A woman’s attempt to augment her buttocks led to an unusually delayed and life-threatening infection that started to rot away her skin, doctors in Ireland say. In a new report, they describe how the 29-year-old contracted a rare infection in the same part of her buttocks where she had gotten dermal fillers injected more than a year earlier. Though she developed sepsis and endured 18 days in the hospital, the woman was able to fully recover thanks to antibiotic therapy.
Butt augmentations have become some of the fastest growing cosmetic procedures. In 2019, more than 30,000 butt-related procedures were performed in the U.S., according to the American Society of Plastic Surgeons. (Like so many things, though, the covid-19 pandemic greatly reduced people’s appetite for plastic surgery last year.)
There are different types of augmentation, but they all involve using some material to create a rounder and fuller-looking butt. People can get butt implants, similar to the silicone implants people get for their breasts. Surgeons can also use liposuction to take fat from elsewhere in the body and then surgically graft it in the butt, which is also known as a Brazilian butt lift. The less invasive and cheaper version of the latter procedure injects a synthetic filler instead of fat into the butt. It’s this last kind of cosmetic work that ended up causing trouble for the patient detailed in this new report, which will be presented this week at the annual European Congress of Clinical Microbiology & Infectious Diseases.
According to the report, the woman visited the emergency room of St James Hospital in Dublin, Ireland with symptoms of nausea and an abscess—a swollen, often discolored pocket of pus—near the site where the fillers were injected 14 months prior. Doctors quickly determined that she had developed cellulitis, a common but potentially very serious type of skin infection that can spread elsewhere in the body if not treated fast enough.
The woman was soon admitted to the hospital and given antibiotics, while the abscess was drained the next day. Five days later, the abscess was drained again, and doctors removed both the fillers she had gotten along with 500 milliliters’ worth of necrotic (dead) tissue. By then, it was obvious that the infection had spread to her bloodstream and that she had sepsis, a life-threatening immune response caused by widespread infection. The woman was then started on intravenous antibiotics.
Fortunately, within a day of this added treatment, her condition greatly improved. And by day 18, she was able to be discharged, though she would need to keep taking antibiotics for the next six weeks. Since then, her initial wound has fully healed and the woman is doing just fine, the doctors say.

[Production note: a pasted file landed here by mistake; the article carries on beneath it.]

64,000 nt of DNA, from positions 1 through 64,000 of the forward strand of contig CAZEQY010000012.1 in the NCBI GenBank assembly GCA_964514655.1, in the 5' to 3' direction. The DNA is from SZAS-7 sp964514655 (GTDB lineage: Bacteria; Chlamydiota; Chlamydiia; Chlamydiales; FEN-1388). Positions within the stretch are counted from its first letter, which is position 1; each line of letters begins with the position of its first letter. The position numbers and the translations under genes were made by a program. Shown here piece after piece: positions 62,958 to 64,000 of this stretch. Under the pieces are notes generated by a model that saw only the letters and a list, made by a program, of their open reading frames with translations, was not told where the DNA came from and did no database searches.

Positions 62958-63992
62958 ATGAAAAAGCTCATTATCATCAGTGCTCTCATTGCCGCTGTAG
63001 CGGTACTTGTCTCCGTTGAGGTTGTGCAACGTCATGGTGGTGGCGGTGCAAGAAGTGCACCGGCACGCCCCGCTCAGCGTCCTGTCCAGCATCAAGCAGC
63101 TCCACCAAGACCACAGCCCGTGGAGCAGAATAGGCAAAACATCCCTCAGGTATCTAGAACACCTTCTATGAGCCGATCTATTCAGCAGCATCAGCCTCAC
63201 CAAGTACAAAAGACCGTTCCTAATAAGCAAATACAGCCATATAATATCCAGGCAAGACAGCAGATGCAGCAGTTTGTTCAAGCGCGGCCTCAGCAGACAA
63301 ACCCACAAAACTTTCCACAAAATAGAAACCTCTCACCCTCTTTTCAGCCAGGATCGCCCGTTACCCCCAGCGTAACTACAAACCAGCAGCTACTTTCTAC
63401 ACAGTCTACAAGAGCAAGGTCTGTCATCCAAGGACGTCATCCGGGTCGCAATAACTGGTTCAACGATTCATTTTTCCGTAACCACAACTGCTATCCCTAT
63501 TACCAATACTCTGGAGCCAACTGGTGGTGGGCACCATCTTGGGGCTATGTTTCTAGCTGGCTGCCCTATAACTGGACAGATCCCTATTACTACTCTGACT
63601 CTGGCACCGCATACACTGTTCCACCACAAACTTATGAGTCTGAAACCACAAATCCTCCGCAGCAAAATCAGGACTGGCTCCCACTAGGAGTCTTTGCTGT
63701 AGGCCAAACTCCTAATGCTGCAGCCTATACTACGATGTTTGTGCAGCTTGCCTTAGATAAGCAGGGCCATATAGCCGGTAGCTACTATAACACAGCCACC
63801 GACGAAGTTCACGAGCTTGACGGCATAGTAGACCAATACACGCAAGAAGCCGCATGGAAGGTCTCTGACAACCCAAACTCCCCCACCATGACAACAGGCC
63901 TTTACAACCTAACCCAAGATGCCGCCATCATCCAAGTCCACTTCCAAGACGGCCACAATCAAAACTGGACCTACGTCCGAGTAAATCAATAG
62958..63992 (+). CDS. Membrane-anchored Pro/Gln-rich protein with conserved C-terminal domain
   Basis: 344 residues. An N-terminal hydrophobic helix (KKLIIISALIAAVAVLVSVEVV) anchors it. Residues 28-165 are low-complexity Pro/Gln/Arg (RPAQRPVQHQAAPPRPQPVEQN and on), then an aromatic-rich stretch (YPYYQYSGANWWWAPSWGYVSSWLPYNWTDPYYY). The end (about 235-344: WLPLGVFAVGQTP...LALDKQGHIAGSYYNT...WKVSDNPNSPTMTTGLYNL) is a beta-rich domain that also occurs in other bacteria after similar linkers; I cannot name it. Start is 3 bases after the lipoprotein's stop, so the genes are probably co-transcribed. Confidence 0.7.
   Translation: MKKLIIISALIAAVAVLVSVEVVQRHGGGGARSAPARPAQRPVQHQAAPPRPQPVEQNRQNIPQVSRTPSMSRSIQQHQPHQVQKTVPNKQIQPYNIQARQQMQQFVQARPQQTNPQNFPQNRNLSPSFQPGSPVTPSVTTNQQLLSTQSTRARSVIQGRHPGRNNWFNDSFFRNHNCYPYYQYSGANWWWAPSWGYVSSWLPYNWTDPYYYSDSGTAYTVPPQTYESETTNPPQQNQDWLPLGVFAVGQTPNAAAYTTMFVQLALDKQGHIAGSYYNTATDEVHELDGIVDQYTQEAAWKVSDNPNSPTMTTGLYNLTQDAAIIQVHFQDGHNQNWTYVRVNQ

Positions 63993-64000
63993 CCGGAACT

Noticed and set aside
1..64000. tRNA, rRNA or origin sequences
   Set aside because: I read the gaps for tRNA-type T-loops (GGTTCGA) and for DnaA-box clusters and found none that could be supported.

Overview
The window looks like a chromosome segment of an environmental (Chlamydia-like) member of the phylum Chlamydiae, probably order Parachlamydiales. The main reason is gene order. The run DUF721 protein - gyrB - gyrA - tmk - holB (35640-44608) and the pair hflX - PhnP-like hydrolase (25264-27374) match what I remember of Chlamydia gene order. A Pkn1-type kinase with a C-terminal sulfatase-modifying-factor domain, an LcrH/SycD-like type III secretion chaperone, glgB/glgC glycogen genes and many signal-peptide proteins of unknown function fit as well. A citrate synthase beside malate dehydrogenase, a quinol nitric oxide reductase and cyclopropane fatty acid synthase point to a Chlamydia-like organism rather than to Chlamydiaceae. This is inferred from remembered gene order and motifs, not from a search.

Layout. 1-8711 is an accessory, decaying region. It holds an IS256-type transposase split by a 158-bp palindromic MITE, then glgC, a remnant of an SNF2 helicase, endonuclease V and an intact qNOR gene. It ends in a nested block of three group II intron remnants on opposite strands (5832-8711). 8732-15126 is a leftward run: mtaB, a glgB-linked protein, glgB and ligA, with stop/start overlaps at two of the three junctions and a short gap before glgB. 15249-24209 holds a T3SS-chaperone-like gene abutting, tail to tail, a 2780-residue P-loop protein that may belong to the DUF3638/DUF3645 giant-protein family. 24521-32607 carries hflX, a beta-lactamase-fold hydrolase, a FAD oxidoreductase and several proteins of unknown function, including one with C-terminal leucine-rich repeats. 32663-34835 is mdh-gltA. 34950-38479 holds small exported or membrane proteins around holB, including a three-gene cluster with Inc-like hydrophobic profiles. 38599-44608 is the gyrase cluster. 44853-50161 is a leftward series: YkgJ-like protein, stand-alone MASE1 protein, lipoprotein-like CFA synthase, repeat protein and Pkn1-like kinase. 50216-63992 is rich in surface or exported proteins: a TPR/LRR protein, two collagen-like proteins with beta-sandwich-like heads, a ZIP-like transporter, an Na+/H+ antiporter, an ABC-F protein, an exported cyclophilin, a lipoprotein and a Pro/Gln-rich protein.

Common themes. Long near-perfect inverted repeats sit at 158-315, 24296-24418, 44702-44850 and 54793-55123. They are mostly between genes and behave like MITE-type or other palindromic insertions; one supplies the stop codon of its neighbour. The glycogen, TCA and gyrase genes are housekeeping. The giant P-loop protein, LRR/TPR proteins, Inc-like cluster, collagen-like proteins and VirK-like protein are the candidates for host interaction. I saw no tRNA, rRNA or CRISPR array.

According to the doctors, reported complications after getting dermal fillers are rare, but they do seem to be going up as these procedures become more popular. Even rarer is someone who gets an infection long after their filler procedure, though this incident isn’t the record-setter, since the authors cite several filler-related cases where infections showed up several years later. In this case, it’s not confirmed why it took so long for the woman’s symptoms to appear, but they do have some educated guesses.
There were two suspected bacterial culprits found in her wound—Staphylococcus lugdunensis and Pseudomonas orzihabitans. The former is a common source of skin and soft tissue infection, but P. orzihabitans has only rarely been implicated in causing illness. It’s possible the surface of the filler provided the right opportunity for these bacteria to form into a biofilm—a gooey and hardy collection of bacteria that are more capable of causing infections. The woman’s damaged tissue around the filler injection also seemed to have tiny pockets of air, which may have fueled other infections caused by gas-churning microorganisms that added to her misery. (The actual material used as filler isn’t known, but the authors suspect it was hyaluronic acid, a common ingredient in skin care products as well as a natural component of the skin)
Though this woman’s case was treatable, the doctors say it should be a cautionary tale for people exploring similar procedures.
“Pseudomonas oryzihabitans is an unusual cause of human infection, but in recent years it has become increasingly linked with hospital-acquired and opportunistic infections,” said lead author Siobhan Quirke, an infectious disease specialist at St James, in a statement from the European Society of Clinical Microbiology and Infectious Diseases. ”Thankfully, treatment is not difficult due to the low level of resistance to common antibiotics. Nevertheless, this case serves as a reminder that it’s important to choose a reputable cosmetic surgeon.”
Fillers aren’t the only relatively risky cosmetic procedure involving the derriere. In 2018, the American Society of Plastic Surgeons warned that Brazilian butt lifts have had a far higher mortality rate in recent years than any other cosmetic surgery around, with death rates high as one in 3,000 patients. At the time, the organization announced a task force to study the issue, but some people have already called for the procedure to be banned entirely.